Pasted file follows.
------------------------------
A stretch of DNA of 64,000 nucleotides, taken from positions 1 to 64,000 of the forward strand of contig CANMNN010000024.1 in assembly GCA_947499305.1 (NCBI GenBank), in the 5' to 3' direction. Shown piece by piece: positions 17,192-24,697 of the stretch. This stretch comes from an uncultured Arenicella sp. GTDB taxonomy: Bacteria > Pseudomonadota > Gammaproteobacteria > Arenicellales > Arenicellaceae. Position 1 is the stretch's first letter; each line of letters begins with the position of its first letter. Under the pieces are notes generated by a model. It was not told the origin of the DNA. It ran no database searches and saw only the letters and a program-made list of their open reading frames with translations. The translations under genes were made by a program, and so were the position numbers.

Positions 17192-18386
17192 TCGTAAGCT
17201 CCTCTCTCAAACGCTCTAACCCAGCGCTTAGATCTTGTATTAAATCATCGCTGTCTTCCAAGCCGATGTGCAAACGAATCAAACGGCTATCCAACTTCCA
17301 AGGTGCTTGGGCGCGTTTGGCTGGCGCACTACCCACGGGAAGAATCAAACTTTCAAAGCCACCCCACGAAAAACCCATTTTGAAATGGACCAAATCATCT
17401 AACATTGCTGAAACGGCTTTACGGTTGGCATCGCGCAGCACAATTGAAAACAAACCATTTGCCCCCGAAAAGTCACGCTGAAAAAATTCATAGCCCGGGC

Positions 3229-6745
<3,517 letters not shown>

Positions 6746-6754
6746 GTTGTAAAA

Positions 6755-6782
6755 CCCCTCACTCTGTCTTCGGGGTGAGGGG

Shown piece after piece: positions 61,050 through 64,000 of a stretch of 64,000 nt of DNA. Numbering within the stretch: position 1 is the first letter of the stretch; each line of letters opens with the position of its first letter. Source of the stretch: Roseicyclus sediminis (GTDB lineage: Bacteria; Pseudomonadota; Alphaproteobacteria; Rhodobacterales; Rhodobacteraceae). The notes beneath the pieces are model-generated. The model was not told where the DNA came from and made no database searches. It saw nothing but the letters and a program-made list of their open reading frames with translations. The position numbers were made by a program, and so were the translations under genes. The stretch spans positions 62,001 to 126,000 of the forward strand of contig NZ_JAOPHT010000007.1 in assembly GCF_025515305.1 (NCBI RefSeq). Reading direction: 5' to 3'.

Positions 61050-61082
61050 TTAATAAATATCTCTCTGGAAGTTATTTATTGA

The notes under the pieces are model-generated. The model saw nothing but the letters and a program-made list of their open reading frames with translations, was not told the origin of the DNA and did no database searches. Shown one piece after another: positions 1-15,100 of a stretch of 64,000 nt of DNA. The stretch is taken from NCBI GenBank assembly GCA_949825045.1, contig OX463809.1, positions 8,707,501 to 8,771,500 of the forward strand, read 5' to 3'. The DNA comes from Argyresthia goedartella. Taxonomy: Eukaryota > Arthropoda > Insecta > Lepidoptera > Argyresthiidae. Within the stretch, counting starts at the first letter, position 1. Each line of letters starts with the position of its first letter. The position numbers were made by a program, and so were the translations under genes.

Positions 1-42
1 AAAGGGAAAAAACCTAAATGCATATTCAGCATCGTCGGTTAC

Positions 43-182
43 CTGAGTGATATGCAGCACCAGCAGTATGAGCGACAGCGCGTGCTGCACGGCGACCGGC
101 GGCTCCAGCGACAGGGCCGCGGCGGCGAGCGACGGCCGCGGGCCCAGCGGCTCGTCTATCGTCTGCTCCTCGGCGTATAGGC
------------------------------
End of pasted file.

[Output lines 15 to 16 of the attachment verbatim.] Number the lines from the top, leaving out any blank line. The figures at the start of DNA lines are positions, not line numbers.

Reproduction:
61050 TTAATAAATATCTCTCTGGAAGTTATTTATTGA

The notes under the pieces are model-generated. The model saw nothing but the letters and a program-made list of their open reading frames with translations, was not told the origin of the DNA and did no database searches. Shown one piece after another: positions 1-15,100 of a stretch of 64,000 nt of DNA. The stretch is taken from NCBI GenBank assembly GCA_949825045.1, contig OX463809.1, positions 8,707,501 to 8,771,500 of the forward strand, read 5' to 3'. The DNA comes from Argyresthia goedartella. Taxonomy: Eukaryota > Arthropoda > Insecta > Lepidoptera > Argyresthiidae. Within the stretch, counting starts at the first letter, position 1. Each line of letters starts with the position of its first letter. The position numbers were made by a program, and so were the translations under genes.